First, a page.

For a lump sum settlement option, the most common way a beneficiary might earn interest on the death benefit is a processing delay. If the insurance company does not pay the entire death benefit to the beneficiary within a specific period of time (usually 30 days) the life insurer owes the beneficiary interest on the death benefit. In addition, if the beneficiary does not file the claim immediately upon the death of the insured, the life insurer will owe the beneficiary interest for the time that passed between death and when the beneficiary filed the claim.
For example, assume that Sue did not file the claims on a life insurance policy on her husband Ned until one year after he died. In this case, the insurer will owe Sue interest on the death benefit for the year that it had her money. It's very rare for people to not file a death benefit claim, but it's also not unheard of.
In the case of a specified number of years settlement option, the insurer owes the beneficiary interest on the remaining death benefit it doesn't pay him/her throughout each year. This interest usually adds to the balance of the money held at the insurer awaiting payment to the beneficiary, but the interest earnings are taxable to the beneficiary in the year received.
Similarly, when using a specific amount option, the insurer will owe interest on the sum remaining at the insurance company. This interest payment also generally adds to the sum held at the insurance company but is taxable income to the beneficiary in the year the interest payment occurs.
In the case of an interest only settlement option, the entire payment made to the beneficiary is taxable as ordinary income because it's entirely interest earnings paid on the death benefit that remains at the life insurance company.
How using the Option Works
The policy owner can choose a life insurance settlement option at policy issue or at anytime throughout the life of the policy while the insured is alive. Usually the policy owner has the option to change the selected option whenever he/she sees fit. If the policy owner makes no specific settlement option election, the lump sum option is usually the default.
Upon the death of the insured, the beneficiary will file a claim with the insurance company. At this point, the insurer will notify the beneficiary of the settlement option. In most cases the beneficiary can accept the option the policy owner selected or change it to one that he/she feels fit his/her needs. It's also usually the case that the beneficiary can change the settlement option if he/she chose either the specified number of years, specified payment, or interest only payment to a lump sum payment at some point in the future. In this case, the beneficiary is simply telling the insurer to take whatever the remaining balance is and give to him/her.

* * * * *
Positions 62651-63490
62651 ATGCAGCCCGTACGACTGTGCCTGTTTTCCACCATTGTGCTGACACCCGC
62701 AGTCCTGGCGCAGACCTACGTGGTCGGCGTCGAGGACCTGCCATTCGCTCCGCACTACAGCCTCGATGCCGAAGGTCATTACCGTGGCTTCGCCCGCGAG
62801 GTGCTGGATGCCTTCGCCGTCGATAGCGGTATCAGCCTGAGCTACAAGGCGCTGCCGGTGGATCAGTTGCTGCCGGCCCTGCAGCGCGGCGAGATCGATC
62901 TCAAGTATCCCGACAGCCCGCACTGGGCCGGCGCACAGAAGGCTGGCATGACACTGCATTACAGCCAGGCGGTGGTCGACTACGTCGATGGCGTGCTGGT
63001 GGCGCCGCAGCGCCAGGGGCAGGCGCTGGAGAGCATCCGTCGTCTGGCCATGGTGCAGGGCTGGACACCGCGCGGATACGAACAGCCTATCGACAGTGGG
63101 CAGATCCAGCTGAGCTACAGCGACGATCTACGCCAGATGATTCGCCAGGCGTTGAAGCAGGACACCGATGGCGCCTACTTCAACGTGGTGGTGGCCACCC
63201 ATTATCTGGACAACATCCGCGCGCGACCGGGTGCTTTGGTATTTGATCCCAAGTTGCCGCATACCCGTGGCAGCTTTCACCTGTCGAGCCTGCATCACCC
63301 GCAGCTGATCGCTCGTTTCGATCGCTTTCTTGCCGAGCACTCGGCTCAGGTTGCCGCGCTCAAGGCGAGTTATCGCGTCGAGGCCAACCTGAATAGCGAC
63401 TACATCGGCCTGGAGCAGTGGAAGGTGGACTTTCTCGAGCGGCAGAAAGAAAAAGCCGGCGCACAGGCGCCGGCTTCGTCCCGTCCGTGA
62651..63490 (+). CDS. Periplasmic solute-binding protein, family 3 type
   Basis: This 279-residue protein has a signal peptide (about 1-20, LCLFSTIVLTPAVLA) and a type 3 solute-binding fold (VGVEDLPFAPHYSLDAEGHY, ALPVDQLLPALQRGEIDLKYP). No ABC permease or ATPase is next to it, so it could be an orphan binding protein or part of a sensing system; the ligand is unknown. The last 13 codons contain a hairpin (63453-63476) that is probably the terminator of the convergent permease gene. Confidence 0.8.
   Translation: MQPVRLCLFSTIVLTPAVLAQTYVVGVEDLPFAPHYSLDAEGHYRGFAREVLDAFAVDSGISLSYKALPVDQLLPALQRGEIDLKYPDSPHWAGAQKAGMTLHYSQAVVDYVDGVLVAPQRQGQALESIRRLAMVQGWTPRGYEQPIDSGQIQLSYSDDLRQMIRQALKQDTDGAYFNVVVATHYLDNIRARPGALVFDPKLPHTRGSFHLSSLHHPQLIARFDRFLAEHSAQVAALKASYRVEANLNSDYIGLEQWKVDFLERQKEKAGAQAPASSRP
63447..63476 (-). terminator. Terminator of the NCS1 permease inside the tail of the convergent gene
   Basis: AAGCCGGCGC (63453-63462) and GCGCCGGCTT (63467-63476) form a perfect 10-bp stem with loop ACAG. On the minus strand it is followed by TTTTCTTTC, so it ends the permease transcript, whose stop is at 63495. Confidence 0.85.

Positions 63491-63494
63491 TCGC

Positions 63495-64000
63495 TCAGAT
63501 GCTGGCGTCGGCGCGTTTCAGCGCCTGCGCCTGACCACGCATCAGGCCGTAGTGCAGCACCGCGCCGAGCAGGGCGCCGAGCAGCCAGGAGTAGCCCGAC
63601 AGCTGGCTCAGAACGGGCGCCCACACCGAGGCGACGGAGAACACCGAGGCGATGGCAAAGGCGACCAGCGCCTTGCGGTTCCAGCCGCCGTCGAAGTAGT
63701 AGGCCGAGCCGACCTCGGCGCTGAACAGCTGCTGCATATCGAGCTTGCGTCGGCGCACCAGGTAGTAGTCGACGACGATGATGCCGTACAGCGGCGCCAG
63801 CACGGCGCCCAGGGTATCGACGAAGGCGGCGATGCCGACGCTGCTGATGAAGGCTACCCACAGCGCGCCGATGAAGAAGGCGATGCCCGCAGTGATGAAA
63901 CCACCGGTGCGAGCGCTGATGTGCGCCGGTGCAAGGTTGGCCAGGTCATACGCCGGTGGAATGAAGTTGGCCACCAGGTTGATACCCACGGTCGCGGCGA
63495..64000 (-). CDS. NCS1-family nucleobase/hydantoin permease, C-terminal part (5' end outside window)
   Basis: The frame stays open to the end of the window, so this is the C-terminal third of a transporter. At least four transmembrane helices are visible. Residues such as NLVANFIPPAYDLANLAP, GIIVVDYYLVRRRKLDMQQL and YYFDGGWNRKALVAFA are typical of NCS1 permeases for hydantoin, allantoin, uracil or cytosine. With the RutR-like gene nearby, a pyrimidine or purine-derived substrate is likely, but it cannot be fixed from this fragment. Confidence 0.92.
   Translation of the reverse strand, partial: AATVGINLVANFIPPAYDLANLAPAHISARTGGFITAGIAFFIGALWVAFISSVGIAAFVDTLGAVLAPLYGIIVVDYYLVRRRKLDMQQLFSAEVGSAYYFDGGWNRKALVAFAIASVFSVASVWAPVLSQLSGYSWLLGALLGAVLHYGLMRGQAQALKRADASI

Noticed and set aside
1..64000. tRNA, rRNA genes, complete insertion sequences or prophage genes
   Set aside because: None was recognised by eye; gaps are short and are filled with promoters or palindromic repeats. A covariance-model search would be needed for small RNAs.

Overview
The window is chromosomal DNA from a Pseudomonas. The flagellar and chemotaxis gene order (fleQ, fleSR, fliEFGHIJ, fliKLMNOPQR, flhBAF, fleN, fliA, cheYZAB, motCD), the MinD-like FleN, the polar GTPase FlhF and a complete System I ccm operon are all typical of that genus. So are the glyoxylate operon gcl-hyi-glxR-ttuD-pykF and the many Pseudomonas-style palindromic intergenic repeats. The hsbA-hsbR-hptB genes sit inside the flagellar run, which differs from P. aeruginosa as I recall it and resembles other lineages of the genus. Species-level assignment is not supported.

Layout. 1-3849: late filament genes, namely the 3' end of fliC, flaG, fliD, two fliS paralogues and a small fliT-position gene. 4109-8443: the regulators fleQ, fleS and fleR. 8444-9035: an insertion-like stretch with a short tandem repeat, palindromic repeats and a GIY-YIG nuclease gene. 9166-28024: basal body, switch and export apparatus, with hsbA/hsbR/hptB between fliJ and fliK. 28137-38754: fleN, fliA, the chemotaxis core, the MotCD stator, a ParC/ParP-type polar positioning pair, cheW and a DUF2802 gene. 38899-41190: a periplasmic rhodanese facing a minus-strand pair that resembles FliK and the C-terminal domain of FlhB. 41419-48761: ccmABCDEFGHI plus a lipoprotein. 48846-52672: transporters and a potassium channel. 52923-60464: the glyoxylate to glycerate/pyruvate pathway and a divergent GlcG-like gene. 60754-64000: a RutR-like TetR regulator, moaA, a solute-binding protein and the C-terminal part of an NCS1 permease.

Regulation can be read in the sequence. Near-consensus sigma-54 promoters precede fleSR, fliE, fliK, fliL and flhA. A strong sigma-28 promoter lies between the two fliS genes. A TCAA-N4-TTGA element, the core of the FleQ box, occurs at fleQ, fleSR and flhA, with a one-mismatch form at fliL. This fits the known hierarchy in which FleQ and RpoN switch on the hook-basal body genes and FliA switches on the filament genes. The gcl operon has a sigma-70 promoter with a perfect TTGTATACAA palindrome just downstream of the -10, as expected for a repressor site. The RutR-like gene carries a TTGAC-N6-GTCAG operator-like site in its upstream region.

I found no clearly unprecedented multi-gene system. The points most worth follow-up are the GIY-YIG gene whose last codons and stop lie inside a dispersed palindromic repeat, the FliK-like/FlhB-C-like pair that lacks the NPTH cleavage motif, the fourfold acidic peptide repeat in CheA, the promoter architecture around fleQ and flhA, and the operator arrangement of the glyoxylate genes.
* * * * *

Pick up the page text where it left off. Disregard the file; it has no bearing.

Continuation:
For example, assume that Vince's father chose the specified number of years settlement option stretching the payment of the death benefit out over 15 years. Vince received payments for five years and then decided that he no longer wishes to receive the death benefit as a systematic payment. Vince contacts the insurer and requests the rest of the money. The insurer will end the payment to Vince and simply pay him the balance of cash held at the insurance company.
Strengths and Weaknesses of Settlement Options
Settlement options can meet the needs of common financial worries a beneficiary or policy owner might have about managing a large payout from a life insurance policy. But, the methods settlement options use to limit the mount of money a beneficiary will receive at one time are largely voluntary on the behalf of the beneficiary.
This means that if the policy owner has serious concerns about the beneficiary's ability or willingness to accept the limited payout from certain settlement options, the policy owner may require stronger legal impediments to the money such as a trust that receives the death benefit proceeds. The settlement option is not a substitute for more specialized legal and/or financial planning that seeks to protect beneficiaries from things such as bad financial habits or predatory financial advice.
Settlement options are instead best thought of as helpful systems to organize the distributions of funds in manner more conducive to how a majority of Americans manage their financial lives.